Mobile machinery design has its challenges, but it has many benefits as well. A hydraulic pump need not mount near a hydraulic reservoir, and in fact, could be many feet away. A pump may be near the transmission of the vehicle or at a PTO shaft near the truck’s front bumper. As well, valves and components often find themselves mounted where it most makes sense for performance and function. These freedoms are rarely enjoyed with industrial hydraulics, where the power unit and major components are centralized.
Hydraulic power units are used in mobile machinery, of course, and are not limited to industrial environments. A mobile hydraulic power unit is very similar to its industrial kin, but with various unique design considerations. Often mounted to the bed of a heavy vehicle (or trailer), it’s obvious a mobile hydraulic power unit is mounted out in free air and exposed to the worst of the outdoor environment. A power unit design must encompass corrosion resistance first and foremost, using a combination of stainless steel, composites and rust-resistant paints.
A corollary to rust resistance is the water-resistant nature of the electrical components, such as valve coils, sensors and engine control components. Electrical connections and interfaces must resist water-related damage, so, typically, advanced connection technology is used, such as Deutsch or Metri-Pak connections. These connection styles are available in a wide range of sizes and pin-counts while allowing for up to IP69K water protection, which can resist high-pressure hot water spray.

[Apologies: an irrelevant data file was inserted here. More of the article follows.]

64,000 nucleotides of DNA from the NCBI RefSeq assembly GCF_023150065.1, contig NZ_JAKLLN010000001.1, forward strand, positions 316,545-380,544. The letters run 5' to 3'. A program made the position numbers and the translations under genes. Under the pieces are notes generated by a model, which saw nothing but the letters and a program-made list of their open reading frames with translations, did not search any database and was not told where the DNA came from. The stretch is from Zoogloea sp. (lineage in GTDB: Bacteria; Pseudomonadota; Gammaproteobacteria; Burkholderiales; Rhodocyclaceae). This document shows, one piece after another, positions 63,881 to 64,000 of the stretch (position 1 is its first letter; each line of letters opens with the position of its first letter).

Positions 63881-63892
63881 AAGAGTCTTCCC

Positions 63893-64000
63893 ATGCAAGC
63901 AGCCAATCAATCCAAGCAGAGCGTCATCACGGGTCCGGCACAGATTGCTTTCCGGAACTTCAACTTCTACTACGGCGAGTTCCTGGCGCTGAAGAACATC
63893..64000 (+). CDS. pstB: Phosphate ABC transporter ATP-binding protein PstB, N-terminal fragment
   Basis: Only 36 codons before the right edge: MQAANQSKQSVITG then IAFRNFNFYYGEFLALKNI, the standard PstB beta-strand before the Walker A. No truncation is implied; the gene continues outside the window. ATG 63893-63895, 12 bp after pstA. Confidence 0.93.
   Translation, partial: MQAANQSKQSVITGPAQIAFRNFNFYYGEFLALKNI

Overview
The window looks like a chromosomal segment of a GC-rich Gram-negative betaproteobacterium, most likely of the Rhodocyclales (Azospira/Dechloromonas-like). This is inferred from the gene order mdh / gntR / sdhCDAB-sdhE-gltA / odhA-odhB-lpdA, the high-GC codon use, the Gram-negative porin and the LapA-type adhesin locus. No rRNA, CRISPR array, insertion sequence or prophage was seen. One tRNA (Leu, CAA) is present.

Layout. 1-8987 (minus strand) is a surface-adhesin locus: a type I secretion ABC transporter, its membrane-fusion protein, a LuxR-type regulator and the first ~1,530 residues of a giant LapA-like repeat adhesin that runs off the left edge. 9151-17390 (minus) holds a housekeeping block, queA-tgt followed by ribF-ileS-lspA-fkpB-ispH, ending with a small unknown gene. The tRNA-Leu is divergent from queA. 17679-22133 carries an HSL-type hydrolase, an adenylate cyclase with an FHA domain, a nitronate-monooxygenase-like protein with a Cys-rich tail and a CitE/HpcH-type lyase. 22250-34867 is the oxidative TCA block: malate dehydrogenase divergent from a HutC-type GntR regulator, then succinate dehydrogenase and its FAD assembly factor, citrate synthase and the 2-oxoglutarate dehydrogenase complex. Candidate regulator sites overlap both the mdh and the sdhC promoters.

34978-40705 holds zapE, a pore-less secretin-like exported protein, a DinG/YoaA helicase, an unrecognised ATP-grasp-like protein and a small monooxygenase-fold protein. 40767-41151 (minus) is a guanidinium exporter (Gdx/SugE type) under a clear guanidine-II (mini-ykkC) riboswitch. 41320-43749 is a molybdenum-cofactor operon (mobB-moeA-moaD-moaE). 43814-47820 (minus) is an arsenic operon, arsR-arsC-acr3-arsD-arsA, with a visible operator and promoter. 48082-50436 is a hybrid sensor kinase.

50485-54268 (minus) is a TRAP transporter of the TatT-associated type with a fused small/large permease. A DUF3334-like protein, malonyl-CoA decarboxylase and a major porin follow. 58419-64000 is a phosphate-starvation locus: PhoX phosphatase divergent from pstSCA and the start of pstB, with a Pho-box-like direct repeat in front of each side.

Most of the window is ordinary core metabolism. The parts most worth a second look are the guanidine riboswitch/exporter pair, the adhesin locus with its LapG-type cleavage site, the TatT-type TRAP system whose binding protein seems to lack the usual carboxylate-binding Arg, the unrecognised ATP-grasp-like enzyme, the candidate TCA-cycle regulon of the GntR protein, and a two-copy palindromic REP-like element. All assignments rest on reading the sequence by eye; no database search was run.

Just as the outdoors can be wet, the subjection to temperature extremes requires thought as well. A diesel engine has its own heat dissipation requirements, so care must be taken to prevent exhaust heat from contaminating hydraulic oil (yes, heat is a form of contamination). Mounting a hydraulic reservoir near the diesel exhaust is a recipe for disaster, especially when the summer heat is already straining the hydraulic power unit.
Very few mobile machines make do with no hydraulic cooler. Hydraulic liquid-to-air coolers for mobile hydraulic power units are some of the largest available. Having to deal with ambient heat on top of everyday inefficiencies and pressure drop necessitates high-power cooling. 12-volt fans are sometimes unable to keep up, so occasionally hydraulic motors are used to power fans, yielding tornado-like air power to help dissipate heat.
Mobile equipment must be powerful, reliable and economical, but often only two of those criteria are considered. Although any hydraulic power unit exists to transmit hydraulic energy to perform work, the unique mobile operating environment makes designing for mobile hydraulic power units a challenge.